SAO PAULO (Reuters) - The Brazilian government will use a fast-track legislative tool to speed up implementation of a program that aims to boost biofuels use by setting mandates for fuels distributors, an ethanol industry leader told Reuters on Wednesday.
André Rocha, head of the National Sugar and Ethanol Council, said the government will issue a presidential decree to implement the program, called RenovaBio.
He said a decision was reached on the strategy for the new legislation after a meeting on Tuesday gathering industry representatives and high-level government officials.
“That is the fastest way to put the program to work. A normal draft-bill would take years to get approved by the Congress,” said Rocha.
A presidential decree takes effect immediately after its publication but needs to be voted in Congress within four months.
The RenovaBio plan aims to cut carbon emissions by boosting use of biofuels, helping Brazil meet its pledge to cut heat-trapping gases under the Paris climate agreement.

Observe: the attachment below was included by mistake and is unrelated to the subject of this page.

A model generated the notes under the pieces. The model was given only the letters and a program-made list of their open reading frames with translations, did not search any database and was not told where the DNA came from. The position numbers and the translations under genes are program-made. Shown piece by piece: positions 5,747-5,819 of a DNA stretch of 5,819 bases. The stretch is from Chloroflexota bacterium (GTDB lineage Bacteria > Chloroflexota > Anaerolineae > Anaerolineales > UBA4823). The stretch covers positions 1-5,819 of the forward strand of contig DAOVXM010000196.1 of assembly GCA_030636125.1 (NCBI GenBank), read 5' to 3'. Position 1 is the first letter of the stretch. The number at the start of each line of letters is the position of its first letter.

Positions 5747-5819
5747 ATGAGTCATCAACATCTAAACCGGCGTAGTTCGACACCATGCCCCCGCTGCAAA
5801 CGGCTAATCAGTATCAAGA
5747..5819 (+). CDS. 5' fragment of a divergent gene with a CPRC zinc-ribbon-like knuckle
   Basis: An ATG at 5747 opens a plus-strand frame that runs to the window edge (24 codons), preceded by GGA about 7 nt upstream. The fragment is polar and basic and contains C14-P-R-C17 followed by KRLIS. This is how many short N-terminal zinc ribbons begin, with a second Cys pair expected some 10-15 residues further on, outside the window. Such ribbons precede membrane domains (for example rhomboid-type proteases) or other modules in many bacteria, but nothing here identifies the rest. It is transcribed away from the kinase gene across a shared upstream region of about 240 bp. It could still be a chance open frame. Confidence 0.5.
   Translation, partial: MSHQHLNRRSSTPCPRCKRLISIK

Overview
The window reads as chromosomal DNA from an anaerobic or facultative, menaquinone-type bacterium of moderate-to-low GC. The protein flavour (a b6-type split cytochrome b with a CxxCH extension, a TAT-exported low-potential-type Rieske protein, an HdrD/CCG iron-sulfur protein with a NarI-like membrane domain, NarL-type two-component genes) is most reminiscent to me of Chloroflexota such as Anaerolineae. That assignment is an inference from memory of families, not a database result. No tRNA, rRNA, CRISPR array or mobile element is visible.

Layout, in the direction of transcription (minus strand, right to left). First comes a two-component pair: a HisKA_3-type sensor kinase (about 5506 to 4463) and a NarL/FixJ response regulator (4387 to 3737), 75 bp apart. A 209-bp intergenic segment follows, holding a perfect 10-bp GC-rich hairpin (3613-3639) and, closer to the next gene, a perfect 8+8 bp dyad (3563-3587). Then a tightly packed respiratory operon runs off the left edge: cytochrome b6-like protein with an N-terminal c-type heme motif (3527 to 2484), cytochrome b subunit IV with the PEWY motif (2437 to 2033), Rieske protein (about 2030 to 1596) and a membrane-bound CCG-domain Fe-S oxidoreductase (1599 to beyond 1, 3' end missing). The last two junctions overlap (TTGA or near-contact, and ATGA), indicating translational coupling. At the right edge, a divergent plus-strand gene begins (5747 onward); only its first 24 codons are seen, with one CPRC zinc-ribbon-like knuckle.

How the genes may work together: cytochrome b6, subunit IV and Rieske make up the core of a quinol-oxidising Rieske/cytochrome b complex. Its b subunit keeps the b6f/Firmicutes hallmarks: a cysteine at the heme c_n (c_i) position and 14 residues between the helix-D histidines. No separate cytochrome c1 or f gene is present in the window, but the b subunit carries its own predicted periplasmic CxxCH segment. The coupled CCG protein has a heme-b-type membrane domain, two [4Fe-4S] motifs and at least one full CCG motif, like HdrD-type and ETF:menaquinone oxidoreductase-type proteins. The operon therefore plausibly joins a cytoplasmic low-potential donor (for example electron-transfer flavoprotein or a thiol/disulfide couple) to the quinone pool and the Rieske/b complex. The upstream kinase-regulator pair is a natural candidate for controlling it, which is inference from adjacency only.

According to the program, ethanol and biodiesel mills would issue certificates of emissions reductions (CERs) that would be transferred to fuel distributors when they buy the biofuels. Each distributor would be required to hold a certain number of CERs at the end of a year, according to mandates that would be set by the government.
The system is expected to create a secondary market for the certificates, possibly at local stock exchange B3, since fuel distributors that do not have enough certificates would have to buy them to fulfill their annual mandates.
RenovaBio is seen by sugar and ethanol experts as a lifeline to mills in Brazil struggling to compete with cheaper gasoline and diesel in local market.
Writing by Marcelo Teixeira; Editing by Cynthia Osterman